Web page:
In the political documentary Why We Fight, focusing on the relationship between defense contractors and the U.S. government, one of the most highly-profiled politicians with immense ties to military industries is Senator John McCain of Arizona.
Throughout his congressional career, Senator McCain has made his name defending nearly every military conflict, using his political and rhetorical prowess to justify each invasion as “necessary” to American freedom and democracy. In staunchly defending this brand of military adventurism at home, McCain is also often the first American of political notoriety to fly into theaters of war, demonstrating his support and reiterating the importance of the mission.
The most recent example is the toppling of Muammar Gaddafi in Libya, a civil war strongly supported by Senator McCain and other congressional leaders as a measure to “ouster” the long-time Libyan ruler. Once NATO bombing campaigns and Western-supported ground assaults by rebels were near conclusion, McCain traveled with a delegation to the rebel-controlled Tripoli, hoping to praise the newly-crowned Libyan Transitional Council.
While this particular visit is not significant in its own right, it does shed light upon the irrational aims of American foreign policy and how much it is influenced by domestic contractors of weapons and military gear, a common trope of the post-WWI era.
This is further demonstrated by a similar meeting in 2009, when Libya was not a sworn enemy of the world, but rather a willing customer of Western arms and bombs. McCain joined several other senators on a grand diplomatic trip to Libya to secure contracts with Colonel Gaddafi, revealed by both Wikileaks and Senator McCain’s own tweet to his followers.
Diplomatic trips to theaters of American intervention, in this context, are not new for McCain, and they reflect his strong hawkish stance of American foreign policy. Examples of his favored interventions include Iraq, Afghanistan, Kosovo, Libya, Iran, Somalia, North Korea, Pakistan, Russia, Yemen, Syria, Georgia, Cuba, Egypt, and much more.
It was to this author’s bafflement, therefore, when Senator McCain recently took to the Senate floor to heed President Eisenhower’s warnings of the “Military-Industrial Complex”, or as coined by McCain, the Military-Industrial Congressional Complex.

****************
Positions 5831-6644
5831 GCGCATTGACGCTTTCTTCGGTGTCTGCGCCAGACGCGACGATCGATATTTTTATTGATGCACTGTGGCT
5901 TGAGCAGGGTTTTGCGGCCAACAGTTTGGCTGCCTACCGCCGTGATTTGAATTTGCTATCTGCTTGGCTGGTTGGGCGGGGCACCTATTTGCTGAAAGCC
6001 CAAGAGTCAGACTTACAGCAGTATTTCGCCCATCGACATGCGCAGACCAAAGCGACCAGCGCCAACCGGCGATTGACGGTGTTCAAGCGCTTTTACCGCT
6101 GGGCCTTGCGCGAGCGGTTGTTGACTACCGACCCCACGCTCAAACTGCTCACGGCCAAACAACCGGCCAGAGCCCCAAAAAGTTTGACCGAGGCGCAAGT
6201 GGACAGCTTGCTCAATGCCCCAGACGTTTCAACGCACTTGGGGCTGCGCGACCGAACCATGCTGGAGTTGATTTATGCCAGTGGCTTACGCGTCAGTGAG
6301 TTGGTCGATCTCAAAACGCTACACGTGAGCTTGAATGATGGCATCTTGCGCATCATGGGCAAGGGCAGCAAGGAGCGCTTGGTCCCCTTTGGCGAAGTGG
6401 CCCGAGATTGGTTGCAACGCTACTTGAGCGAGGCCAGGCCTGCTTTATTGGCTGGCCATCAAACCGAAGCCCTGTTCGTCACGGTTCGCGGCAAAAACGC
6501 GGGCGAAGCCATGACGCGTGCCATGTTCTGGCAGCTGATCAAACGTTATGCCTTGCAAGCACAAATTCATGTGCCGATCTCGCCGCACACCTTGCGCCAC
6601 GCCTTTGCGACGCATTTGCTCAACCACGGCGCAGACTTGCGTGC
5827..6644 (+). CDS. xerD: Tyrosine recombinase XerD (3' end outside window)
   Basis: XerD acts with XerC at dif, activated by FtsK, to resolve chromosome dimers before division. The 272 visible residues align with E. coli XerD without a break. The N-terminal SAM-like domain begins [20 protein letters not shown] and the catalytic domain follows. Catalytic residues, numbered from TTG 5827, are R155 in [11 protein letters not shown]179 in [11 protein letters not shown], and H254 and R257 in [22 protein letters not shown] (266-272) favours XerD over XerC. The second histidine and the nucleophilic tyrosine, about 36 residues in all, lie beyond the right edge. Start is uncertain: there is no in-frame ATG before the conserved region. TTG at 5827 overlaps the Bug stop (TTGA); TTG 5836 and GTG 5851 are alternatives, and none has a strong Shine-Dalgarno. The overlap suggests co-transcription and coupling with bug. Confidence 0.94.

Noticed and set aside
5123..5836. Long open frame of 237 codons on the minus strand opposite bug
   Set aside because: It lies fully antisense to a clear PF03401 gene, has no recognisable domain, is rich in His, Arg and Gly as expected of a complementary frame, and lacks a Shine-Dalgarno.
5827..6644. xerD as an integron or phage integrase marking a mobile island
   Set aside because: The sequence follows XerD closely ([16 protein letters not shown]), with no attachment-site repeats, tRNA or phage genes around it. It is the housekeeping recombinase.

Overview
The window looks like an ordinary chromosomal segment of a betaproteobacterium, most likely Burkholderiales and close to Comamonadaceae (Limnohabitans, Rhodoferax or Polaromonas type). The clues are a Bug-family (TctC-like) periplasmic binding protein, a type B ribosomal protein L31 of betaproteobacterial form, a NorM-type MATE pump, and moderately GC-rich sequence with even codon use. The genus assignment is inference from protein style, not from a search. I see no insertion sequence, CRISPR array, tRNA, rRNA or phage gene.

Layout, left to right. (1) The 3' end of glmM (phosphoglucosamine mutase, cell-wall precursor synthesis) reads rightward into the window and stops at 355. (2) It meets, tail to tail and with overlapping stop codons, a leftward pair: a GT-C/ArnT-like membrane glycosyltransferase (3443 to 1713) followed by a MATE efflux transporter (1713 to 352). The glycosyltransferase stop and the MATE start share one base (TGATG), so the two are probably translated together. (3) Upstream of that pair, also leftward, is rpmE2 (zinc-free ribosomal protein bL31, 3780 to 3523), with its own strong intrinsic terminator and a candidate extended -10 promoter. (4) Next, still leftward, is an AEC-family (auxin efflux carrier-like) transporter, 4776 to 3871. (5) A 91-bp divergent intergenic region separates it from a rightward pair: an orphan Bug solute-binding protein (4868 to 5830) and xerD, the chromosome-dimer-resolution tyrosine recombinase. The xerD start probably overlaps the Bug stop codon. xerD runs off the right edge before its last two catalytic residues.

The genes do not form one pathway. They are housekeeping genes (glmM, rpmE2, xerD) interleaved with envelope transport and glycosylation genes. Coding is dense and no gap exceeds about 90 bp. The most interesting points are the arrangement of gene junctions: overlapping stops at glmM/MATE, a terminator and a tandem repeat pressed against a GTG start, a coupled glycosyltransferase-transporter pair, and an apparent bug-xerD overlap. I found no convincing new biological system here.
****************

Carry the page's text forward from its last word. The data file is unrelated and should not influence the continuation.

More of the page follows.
Bewildering indeed, McCain expounded for close to 40 minutes on the skewed incentives of congressmen in promoting bloated defense spending, the revolving door of the Pentagon and defense industry, and the vast waste perpetuated by uncountable contracts to build weapon systems. His most poignant remark referenced Eisenhower’s warning directly, conceding that it had, in fact, become all too real:
The fiftieth anniversary of President Eisenhower’s address presents us with a valuable opportunity today to carefully consider, have we heeded President Eisenhower’s admonition? Regrettably and categorically, the answer is, no. In fact, the military-industrial complex has become much worse than President Eisenhower originally envisioned: it’s evolved to capture Congress. So, the phenomenon should now rightly be called, the ‘military-industrial-congressional’ complex.
McCain cited various examples of programs and weapons which have enjoyed profligate support by a bipartisan effort, calling to question the immense size of the defense budget. He decried the “biases” of political and military actors who sign off on “failed” and “costly” projects, while welcoming the new “cultural change” forced by the new condition of fiscal austerity.
The comments (in writing and televised in parts one, two, and three) present the American people with a John McCain that has never before been seen. More explicitly, it is a John McCain seemingly antithetical to any public perception of the Senator in the last 30 years.